In May 2020, the U.S. Department of Commerce decided to expand the FPDP Rule by restricting the Chinese tech giant from acquiring foreign-made semiconductors produced or developed from certain U.S. technology or software and went even further in August the same year by issuing the Final Rule that prohibits the re-export, export from abroad or transfer (in-country) of (i) certain “foreign-produced items” controlled under the amended footnote 1 to the Entity List (“New Footnote 1”) when there is (ii) “knowledge” of certain circumstances, the scope of which were also expanded.

Moreover, the decision also removed the Temporary General License (“TGL”) previously authorizing certain transactions with Huawei and added thirty-eight additional affiliates of the Chinese company to the Entity List.

In these particular circumstances, despite the initial predictions made by Bloomberg early in 2020 that Trump’s decision to blacklist Huawei fails to stop its growth, the current reality seems to be slightly changing for once—and briefly—the world’s largest smartphone vendor.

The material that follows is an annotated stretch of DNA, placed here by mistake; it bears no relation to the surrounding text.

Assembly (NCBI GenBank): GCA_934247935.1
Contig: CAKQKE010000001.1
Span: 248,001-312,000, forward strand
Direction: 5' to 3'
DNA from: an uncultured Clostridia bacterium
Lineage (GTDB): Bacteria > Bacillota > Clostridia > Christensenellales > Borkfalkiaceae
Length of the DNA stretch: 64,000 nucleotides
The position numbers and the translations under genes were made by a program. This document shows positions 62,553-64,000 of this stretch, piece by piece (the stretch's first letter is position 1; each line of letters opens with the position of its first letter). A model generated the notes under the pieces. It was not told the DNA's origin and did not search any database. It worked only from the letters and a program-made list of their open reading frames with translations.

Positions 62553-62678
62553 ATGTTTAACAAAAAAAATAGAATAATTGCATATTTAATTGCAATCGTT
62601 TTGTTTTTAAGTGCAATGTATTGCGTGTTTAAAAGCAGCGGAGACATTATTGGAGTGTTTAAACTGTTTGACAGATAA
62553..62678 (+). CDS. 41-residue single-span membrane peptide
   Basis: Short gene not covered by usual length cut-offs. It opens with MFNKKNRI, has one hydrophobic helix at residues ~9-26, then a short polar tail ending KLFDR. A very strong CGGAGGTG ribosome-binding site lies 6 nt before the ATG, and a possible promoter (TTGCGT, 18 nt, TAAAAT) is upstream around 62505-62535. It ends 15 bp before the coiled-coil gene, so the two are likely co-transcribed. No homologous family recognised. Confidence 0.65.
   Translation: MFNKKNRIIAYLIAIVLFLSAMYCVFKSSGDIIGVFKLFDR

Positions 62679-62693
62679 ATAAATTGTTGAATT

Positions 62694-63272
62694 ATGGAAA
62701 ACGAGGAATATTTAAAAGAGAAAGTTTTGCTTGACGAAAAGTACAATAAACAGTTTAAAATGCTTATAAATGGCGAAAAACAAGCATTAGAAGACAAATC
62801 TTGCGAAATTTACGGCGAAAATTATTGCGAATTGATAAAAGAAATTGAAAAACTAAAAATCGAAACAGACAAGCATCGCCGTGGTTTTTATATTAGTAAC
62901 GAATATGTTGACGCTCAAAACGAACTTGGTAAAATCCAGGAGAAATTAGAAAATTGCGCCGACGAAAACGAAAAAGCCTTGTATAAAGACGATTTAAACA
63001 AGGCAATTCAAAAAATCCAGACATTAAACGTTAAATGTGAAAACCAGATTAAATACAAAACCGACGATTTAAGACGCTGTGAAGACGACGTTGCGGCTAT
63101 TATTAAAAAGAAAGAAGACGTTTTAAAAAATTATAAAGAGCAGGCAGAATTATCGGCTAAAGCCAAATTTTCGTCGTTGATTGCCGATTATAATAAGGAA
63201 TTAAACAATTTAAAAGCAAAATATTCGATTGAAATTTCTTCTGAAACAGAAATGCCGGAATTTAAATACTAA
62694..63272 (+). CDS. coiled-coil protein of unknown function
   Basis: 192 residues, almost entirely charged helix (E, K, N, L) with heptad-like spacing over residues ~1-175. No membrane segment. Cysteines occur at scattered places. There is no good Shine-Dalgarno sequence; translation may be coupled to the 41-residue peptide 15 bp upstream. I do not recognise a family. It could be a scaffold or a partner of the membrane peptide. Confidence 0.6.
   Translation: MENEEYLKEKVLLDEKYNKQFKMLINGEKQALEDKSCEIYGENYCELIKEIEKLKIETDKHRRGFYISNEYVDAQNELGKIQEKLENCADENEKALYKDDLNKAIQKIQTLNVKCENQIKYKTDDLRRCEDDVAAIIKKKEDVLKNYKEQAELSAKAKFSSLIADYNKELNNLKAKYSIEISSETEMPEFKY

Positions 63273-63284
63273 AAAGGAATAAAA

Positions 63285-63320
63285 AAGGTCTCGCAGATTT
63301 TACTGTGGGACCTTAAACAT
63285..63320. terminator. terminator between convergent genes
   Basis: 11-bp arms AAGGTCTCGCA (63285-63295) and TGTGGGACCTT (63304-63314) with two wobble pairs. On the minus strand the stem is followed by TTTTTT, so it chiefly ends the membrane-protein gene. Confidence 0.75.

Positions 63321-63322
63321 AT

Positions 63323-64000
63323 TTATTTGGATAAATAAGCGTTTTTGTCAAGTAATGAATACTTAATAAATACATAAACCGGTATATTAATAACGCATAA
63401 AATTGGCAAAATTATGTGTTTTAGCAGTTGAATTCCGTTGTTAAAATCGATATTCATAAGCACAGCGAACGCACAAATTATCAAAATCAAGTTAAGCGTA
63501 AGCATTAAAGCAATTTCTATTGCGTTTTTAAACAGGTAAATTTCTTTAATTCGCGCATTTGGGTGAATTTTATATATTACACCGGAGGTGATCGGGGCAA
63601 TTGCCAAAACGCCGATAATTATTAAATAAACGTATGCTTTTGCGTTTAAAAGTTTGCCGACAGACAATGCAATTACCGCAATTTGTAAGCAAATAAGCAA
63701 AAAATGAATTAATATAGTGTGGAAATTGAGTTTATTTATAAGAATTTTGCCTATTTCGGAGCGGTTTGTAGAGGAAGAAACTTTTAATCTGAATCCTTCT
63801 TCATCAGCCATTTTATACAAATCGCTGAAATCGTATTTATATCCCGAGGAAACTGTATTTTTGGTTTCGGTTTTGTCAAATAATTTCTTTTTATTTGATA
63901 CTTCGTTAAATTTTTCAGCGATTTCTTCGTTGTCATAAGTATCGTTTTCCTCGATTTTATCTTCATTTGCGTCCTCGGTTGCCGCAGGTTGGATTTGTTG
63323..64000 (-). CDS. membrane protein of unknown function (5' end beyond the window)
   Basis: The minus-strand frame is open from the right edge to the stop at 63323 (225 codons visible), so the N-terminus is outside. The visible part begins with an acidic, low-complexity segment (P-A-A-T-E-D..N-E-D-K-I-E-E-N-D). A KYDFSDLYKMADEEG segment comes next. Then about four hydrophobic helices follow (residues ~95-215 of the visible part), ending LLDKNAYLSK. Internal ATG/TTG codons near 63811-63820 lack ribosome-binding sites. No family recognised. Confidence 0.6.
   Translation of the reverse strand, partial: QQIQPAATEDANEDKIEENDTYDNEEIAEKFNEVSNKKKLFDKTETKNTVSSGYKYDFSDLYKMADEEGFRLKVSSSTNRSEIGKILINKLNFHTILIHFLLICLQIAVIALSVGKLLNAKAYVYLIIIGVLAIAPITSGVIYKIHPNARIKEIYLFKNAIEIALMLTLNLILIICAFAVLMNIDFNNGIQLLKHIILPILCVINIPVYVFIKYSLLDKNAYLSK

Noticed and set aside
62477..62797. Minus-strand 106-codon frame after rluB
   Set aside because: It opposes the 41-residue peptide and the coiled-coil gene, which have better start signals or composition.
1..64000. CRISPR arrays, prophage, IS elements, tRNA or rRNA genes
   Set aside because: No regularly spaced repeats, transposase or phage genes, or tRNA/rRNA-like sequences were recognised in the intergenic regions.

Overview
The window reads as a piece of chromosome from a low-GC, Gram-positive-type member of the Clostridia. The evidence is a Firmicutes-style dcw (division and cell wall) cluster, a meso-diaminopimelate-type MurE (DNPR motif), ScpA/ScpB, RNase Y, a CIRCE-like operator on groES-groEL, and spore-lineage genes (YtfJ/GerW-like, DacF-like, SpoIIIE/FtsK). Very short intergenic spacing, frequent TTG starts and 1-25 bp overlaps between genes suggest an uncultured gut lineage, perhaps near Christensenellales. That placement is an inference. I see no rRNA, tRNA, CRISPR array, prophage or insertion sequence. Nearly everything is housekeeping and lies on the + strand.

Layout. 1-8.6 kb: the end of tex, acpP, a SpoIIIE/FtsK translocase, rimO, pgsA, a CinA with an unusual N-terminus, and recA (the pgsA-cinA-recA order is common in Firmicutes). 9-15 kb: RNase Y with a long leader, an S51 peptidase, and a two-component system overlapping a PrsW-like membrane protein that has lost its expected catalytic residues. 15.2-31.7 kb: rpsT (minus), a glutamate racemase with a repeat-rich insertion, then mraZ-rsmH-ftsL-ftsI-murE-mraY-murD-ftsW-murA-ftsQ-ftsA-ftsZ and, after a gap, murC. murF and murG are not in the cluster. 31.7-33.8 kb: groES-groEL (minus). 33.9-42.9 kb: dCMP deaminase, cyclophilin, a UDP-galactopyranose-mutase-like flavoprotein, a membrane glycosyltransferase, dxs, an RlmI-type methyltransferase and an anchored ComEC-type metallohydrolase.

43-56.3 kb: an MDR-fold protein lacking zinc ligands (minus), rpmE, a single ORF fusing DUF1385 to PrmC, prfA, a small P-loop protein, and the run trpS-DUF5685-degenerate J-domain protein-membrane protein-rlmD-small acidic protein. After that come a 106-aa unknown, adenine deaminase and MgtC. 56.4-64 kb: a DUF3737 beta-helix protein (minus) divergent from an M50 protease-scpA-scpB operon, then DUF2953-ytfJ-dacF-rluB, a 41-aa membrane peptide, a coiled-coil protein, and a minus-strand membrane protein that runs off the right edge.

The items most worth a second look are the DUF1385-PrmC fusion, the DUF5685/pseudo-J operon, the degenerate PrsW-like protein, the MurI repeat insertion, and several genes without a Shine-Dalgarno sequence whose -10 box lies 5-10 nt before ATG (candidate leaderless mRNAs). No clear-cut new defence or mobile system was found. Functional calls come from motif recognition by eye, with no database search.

The impact of the U.S. sanctions has already resulted in a drop in sales in the smartphone business by more than 47% in the first half of 2021, and the total revenue fell by almost 30% if we compare it with the same period in 2020. As is estimated by rotating Chairman Eric Xu, the company’s revenue concerning its smartphone sales will drop by at least $30-40 billion this year.

For the record, Huawei’s smartphone sales accounted for $50 billion in revenue last year. The company has generated $49.57 billion in revenue in total so far, which is said to be the most significant drop in its history.

In Search of Alternative Income Streams

Despite finding itself in dire straits, the company is in constant search for new sources of income with a recent decision to charge patent royalties from other smartphone makers for the use of its 5G technologies, with a “per unit royalty cap” at $2.50 for every multimode mobile device capable of connections to 5G and previous generations of mobile networks. Huawei’s price is lower than the one charged by Nokia ($3.58 per device) and Ericsson ($2.50-$5 per device).